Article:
Apparent availability of zinc, selenium and manganese as inorganic metal salts or organic forms in plant-based diets for Atlantic salmon (Salmo salar)
Peer reviewed, Journal article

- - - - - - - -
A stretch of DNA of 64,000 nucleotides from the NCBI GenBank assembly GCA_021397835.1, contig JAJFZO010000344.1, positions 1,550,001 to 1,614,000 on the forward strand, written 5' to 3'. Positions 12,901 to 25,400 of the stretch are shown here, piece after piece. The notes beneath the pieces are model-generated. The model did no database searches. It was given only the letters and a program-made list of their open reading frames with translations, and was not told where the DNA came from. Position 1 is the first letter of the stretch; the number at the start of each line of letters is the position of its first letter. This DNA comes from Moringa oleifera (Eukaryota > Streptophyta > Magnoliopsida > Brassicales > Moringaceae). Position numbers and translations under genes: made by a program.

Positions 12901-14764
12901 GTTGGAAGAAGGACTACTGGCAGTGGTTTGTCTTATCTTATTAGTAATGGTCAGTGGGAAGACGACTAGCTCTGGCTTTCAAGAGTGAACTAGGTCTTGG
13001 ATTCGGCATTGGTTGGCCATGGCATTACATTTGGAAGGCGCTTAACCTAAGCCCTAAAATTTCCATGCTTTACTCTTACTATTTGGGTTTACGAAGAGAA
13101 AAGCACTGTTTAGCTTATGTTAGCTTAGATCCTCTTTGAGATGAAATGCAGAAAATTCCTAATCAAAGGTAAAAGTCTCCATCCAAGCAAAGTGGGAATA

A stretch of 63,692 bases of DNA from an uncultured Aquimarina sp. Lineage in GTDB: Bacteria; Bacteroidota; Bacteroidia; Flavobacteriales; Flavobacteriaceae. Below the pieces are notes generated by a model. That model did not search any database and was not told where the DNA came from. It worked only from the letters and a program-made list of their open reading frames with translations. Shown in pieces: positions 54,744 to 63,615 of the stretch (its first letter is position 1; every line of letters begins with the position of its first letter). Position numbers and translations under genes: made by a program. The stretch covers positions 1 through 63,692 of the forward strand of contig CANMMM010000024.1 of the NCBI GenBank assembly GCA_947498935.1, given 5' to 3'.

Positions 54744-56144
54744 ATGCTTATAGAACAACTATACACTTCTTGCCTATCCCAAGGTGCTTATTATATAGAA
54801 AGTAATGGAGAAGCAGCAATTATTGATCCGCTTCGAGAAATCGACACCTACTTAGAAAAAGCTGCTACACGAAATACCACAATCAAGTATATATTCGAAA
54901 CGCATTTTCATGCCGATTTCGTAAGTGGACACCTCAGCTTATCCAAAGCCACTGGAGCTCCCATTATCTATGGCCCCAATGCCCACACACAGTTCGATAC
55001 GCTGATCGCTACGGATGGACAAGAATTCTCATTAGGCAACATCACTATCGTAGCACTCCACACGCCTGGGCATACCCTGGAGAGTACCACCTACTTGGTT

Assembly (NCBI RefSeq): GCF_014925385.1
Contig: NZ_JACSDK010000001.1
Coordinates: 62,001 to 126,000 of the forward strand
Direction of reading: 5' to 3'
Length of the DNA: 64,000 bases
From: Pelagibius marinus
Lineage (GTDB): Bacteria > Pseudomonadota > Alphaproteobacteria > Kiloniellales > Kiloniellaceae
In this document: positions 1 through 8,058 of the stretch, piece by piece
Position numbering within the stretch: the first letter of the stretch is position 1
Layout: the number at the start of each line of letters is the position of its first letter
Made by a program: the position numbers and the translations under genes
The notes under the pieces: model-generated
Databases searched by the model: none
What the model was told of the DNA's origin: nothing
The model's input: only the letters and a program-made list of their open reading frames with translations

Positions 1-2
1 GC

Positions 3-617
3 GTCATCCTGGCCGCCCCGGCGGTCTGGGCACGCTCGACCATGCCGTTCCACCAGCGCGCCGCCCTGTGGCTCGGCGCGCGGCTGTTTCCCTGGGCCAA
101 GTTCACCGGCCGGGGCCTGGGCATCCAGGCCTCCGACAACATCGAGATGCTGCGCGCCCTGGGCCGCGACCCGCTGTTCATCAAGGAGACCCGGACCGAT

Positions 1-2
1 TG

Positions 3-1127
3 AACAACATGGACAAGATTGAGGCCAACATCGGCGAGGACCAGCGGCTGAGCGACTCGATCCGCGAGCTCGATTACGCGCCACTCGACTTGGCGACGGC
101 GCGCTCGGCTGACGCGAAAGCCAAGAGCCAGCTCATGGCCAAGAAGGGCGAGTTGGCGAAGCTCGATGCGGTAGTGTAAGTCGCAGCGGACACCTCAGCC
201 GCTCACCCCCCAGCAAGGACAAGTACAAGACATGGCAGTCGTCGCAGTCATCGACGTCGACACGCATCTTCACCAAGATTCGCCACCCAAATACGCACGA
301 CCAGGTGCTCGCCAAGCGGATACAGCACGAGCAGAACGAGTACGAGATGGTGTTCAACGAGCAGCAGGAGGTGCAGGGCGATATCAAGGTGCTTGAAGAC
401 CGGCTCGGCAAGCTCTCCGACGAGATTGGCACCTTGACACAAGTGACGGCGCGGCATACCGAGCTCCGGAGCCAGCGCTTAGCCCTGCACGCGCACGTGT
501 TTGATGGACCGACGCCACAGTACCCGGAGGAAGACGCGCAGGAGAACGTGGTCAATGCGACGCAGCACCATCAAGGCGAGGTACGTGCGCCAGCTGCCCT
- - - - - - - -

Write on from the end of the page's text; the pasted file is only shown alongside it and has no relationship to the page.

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The composition of salmonid diets has changed from the use of mainly marine ingredients to increased use of plant ingredients, and this has an impact on the mineral content and availability. Minerals, like zinc (Zn), selenium (Se) and manganese (Mn), are supplemented to diets as inorganic or organic forms to cover the nutritional requirements of fish. This study compared the apparent availability (AA) of Zn, Se and Mn from inorganic metal salts and their organic forms in Atlantic salmon. Sixteen diets were prepared based on a two-level factorial design (24). The tested factors were Zn additive source (A), Se additive source (B), Mn additive source (C) and phytic acid level (D). The diets were fed to Atlantic salmon for 11 days, faeces were collected by stripping, and the total content of mineral and yttrium in diets and faeces were determined by inductively coupled plasma mass spectrometry. Data obtained were used to estimate the AA for the minerals. Zinc additive source had no significant effect on the AA of Zn. However, the Se and Mn additive source had significant effects on the AA of Se and Mn, respectively. Higher AA of Se was achieved with selenomethionine than with selenite, and Mn sulphate was more available than Mn chelate of glycine. The phytic acid level did not significantly affect the AA of Zn, Se or Mn. However, several interactions between mineral additive sources and the phytic acid level significantly affected the AA of Zn, Se and Mn.